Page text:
People often throw around the phrase, “This ____ doesn’t have the right do be that good.” Sums 21 Jump Street up pretty well, a movie version of the hit 1980s television series, minus the self-serious tone and replaced with absurd laughs. Television remakes and Hollywood satires are typically tiresome, yet here is a movie crackling with energy and, best and most surprising of all, gave us the comedy stylings of Channing Tatum.
5. The Secret World of Arrietty
An adaptation of Mary Norton’s children’s classic The Borrowers by Studio Ghibli, the finest animation studio in the world for well over twenty years; of course it works. With a delicate screenplay by the legendary Hayao Miyazaki, Hiromasa Yonebayashi’s directorial debut refrains from broad gestures and yearns to be loved. The Secret World of Arrietty is a soft film that lets you come to it, with a magical touch that roots itself in how ordinary its world is to its inhabitants, while remaining extraordinary to us.
4. Moonrise Kingdom
Yes, Wes Anerson’s new film brings to mind his past works. As he has done before, Anderson has made a stunningly beautiful movie, full of wit and surprising drama, that manages to use a combination of original score and catalogued songs in perfect unison. You know, the normal Wes Anderson thing.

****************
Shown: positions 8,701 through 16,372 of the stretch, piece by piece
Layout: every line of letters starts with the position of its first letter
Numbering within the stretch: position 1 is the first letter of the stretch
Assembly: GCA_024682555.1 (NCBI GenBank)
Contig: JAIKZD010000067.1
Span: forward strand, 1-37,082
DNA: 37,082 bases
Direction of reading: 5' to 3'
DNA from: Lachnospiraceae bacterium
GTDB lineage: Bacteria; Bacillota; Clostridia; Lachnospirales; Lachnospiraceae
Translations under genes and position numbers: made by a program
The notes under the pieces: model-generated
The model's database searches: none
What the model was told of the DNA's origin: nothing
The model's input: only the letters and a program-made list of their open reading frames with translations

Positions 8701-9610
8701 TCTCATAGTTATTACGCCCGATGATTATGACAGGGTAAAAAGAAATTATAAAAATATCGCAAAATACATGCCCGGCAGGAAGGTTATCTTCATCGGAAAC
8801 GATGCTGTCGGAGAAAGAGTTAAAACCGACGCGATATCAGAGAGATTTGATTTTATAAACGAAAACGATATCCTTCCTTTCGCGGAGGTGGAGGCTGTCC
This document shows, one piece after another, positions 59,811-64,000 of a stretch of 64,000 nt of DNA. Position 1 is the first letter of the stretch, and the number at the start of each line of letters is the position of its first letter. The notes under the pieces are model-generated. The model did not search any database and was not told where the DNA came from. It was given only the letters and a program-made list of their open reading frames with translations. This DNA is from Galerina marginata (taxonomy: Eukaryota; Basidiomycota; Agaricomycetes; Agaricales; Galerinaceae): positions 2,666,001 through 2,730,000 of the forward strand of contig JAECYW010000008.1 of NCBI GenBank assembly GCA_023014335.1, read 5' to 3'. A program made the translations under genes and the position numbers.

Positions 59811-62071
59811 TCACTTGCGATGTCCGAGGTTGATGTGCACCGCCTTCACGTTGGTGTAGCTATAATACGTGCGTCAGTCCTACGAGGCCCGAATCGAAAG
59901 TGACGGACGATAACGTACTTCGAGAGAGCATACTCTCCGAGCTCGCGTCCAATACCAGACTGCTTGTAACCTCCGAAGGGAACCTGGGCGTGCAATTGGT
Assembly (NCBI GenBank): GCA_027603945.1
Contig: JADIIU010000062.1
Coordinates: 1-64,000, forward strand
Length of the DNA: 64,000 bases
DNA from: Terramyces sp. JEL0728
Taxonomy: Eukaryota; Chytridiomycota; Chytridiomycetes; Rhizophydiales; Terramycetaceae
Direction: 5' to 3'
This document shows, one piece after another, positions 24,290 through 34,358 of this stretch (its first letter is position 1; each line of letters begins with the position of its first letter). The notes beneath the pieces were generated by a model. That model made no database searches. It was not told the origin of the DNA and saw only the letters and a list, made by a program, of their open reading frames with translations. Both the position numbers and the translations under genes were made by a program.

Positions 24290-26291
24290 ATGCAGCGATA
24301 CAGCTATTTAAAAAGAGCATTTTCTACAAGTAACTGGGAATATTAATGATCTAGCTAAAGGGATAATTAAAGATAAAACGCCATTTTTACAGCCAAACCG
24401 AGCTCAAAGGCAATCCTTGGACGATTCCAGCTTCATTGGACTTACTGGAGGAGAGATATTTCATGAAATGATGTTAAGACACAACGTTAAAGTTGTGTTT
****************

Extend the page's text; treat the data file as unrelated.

3. Cabin in the Woods
Drew Goddard and Joss Whedon’s love letter to horror films, both good and bad, has pound for pound more laughs than any other movie thus far in 2012. Chemically imbalanced youths, Japanese schoolgirls, office drones and a unicorn are but a few of the delights to be discovered while watching Cabin in the Woods, a movie that by all accounts should run out of steam after its first act, yet trucks along with ease to a ridiculous and bombastic conclusion that deserves all of its gory goodness.
2. Kill List
Whether or not Ben Wheatley turns into the next great maker of horror-tinged thrillers doesn’t matter; he will always have Kill List. Wheatley’s picture is about as unnerving and uncomfortably enthralling as movies get, with a tale of one hitman’s three-person assignment growing increasingly odd, not in regards to the victims, but how they react to their imminent deaths. With a tone that’s more kitchen-sink than bombastic, a terrific cast (Neil Maskell, MyAnna Buring) and a final twenty-minutes that guarantees shaking and quaking, Kill List is one of 2012’s quintessential must-sees.
1.The Kid with a Bike
The Dardennes’ The Kid with a Bike, with apologies for the severe hyperbole, is a perfect treasure and of such quality that it makes all of the New Year’s Eves and Abraham Lincoln: Vampire Hunters worth it. The masters of the miserable, said with utmost respect, the Dardennes take their distinct ability to present films that are both lyrical and startlingly realistic and have made a movie about hope, love and forgiveness. The basics are easy; a young boy (Thomas Doret) has been left behind by his father and, while throwing a major fit, meets a woman (Cecile De France) willing to take him into her care. Structurally there isn’t much more to the tale, emotionally it’s blissfully profound. Doret gives one of the finest child performances of recent memory, while de France is graceful without being simple. It’s a parable as only the Dardennes could produce and, again apologies for the hyperbole, maybe the best movie to come along in this young decade.